A repressed memory is created when a person subconsciously blocks a memory that was caused by an especially traumatic or stressful event. In the legal system, discussion of repressed memories is found mostly with child sexual abuse cases.
These controversial discussions are found both in criminal prosecutions and in civil lawsuits where an adult victim claims they recently remembered that they were abused as a child and now want justice for the crime committed against them.
Why are Repressed Memories Controversial?
Beginning in the 1980s and gaining public attention in the 1990s, repressed memory therapy has offered a gateway for victims seeking justice as well as the creation of false accusations. There have been cases where a victim recovers a memory that is later corroborated by a confession of the abuser and other evidence.
On the other hand, there have also been cases where a repressed memory was later discovered to be false and caused an innocent person to be accused and convicted of a heinous crime.
There have been varying studies showing different conclusions about the existence of repressed memories and this lack of continuity has caused courts to differ wildly on whether to permit victims to testify about their newly recovered memories of abuse.
Currently, the American Psychological Association acknowledges that there is no way to distinguish a repressed memory from a false one without corroborating evidence.
Can a Victim’s Repressed Memory be Admitted as Evidence in Court?
Eye-witness testimony in general has a long history of being inaccurate and unreliable. But courts still must allow witnesses to testify and be subjected to cross examination where both sides have an opportunity to show how the witness’s account of events are either fact or works of creation.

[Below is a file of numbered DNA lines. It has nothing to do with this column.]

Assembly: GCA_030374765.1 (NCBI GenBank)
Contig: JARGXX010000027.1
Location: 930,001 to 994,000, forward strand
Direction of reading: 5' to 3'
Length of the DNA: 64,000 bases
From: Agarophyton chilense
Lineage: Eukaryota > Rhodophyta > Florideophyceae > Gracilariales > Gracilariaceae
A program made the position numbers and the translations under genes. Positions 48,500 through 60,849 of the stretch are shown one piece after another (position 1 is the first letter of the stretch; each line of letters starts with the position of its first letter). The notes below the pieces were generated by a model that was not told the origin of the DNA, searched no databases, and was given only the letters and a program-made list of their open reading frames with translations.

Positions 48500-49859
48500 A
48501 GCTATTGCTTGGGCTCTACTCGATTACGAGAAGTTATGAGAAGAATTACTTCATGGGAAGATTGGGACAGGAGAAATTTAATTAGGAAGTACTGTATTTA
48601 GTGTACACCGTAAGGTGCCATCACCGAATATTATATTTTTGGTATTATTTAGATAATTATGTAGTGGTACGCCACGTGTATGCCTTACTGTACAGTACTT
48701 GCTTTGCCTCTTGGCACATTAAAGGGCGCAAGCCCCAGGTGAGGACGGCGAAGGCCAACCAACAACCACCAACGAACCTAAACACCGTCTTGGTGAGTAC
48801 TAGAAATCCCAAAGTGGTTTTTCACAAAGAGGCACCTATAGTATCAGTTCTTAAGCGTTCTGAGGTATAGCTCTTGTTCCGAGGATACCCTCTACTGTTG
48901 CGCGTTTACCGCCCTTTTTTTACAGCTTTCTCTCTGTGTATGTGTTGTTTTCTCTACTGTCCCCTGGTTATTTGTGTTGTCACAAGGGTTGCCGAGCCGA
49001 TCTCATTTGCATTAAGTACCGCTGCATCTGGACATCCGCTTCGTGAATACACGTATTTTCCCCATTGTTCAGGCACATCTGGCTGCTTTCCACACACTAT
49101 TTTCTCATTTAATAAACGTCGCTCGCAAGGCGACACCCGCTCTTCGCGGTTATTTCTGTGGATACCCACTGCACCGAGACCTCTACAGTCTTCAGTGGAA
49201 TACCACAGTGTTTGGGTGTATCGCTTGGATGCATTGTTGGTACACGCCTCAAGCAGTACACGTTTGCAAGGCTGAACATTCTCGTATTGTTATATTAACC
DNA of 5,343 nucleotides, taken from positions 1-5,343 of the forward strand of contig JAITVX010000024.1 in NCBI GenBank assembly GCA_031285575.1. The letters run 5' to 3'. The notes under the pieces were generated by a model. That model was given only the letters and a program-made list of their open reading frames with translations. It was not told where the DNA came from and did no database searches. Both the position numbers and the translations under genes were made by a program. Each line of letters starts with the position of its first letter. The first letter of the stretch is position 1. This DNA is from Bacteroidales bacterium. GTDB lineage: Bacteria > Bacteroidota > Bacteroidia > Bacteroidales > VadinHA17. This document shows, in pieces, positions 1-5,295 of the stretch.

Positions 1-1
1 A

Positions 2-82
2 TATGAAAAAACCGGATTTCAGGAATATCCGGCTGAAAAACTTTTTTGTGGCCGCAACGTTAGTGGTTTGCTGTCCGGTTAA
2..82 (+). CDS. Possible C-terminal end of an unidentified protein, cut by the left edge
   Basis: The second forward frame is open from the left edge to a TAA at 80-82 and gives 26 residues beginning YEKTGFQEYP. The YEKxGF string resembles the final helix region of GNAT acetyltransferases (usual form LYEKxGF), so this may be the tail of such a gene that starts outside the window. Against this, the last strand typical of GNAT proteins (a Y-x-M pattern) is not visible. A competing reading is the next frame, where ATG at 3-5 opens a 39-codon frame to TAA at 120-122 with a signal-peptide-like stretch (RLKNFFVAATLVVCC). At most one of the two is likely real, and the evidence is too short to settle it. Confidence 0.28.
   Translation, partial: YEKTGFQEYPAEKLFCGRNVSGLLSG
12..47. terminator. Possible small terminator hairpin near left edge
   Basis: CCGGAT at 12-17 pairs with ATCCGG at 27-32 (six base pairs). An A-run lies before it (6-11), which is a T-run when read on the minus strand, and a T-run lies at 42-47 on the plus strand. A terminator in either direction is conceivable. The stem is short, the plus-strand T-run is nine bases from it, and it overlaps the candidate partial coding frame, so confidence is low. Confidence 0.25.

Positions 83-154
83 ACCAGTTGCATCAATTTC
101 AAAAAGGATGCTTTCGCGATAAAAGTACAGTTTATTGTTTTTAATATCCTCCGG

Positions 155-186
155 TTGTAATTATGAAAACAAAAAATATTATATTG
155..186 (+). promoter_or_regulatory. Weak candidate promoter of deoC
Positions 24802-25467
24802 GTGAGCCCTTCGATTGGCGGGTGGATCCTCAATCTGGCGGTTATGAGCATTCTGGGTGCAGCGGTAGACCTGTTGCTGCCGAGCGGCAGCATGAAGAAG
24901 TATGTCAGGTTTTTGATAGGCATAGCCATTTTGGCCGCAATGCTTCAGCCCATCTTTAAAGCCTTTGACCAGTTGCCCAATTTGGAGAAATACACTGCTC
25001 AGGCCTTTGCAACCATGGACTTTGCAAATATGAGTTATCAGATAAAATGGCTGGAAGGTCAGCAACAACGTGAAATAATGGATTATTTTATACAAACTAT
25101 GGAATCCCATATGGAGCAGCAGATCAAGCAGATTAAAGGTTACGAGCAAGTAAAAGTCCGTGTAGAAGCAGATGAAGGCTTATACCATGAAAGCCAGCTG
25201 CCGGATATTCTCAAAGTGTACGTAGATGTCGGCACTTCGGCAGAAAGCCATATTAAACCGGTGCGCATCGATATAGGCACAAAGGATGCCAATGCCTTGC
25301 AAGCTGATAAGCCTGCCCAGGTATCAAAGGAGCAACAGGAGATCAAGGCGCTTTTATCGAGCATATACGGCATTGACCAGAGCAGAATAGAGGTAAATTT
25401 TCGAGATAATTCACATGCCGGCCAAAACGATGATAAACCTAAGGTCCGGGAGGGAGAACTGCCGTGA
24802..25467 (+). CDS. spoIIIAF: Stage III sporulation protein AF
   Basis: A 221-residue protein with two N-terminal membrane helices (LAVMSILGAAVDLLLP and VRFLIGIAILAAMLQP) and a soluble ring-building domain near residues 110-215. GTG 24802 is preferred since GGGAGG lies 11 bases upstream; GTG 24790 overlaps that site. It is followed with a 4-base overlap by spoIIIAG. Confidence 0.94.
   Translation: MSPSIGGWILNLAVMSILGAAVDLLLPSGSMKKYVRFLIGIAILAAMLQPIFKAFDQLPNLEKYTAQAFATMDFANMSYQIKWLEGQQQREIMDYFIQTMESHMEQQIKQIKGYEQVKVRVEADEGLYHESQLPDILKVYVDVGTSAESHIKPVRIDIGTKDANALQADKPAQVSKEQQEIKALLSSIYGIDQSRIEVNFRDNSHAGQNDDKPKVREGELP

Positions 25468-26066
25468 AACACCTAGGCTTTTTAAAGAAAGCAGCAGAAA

In most cases involving a repressed memory of abuse, the victim believes the memory to be real and accurate. In many states, a victim should be able to testify about this newly recovered account of abuse but the accused certainly will have the ability to expose how this memory came to exist including whether there was a suggestive therapist who implanted the memory or some other motive to why the memory was recently recovered.
In criminal prosecutions and in civil lawsuits, the exclusive use of a repressed memory is not likely enough evidence to prove the abuse occurred. Because these cases are usually decades old, there may not be any corroborating evidence to support the victim’s case. And without corroboration, it becomes difficult to determine whether such a memory is even real.
Do Statutes of Limitation Apply to Repressed Memory Cases?
In many states, yes, a child sex abuse case can be barred by a statute of limitations. In other states, the delayed discovery rules can overcome the statute of limitations. Child sex abuse as a crime and as a civil tort, typically have a statute of limitations around 3-5 years depending on the state.
If the victim does not report the crime or file a lawsuit within the time frame, their claim is not actionable. However, some states use delayed discovery rules to allow victims to proceed with their claim.
These rules allow the clock for the statute of limitations to begin when the victim discovers they were abused which can include the moment they recover the repressed memory of abuse.
How Can a Lawyer Help Me Regarding My Repressed Memories?
A lawyer familiar with criminal law and personal injury liability can help to determine whether your case has any merit both in a criminal prosecution and in a civil lawsuit. Child sex abuse is traumatic and going through a court case can feel like re-victimization.
Consulting with a lawyer before reporting and filing a claim can help you understand the likelihood of success for your claim and the best strategy for handling the case.
If you have already reported your abuse, a lawyer can assist you understanding your rights as a victim and what to expect as you go through the justice system.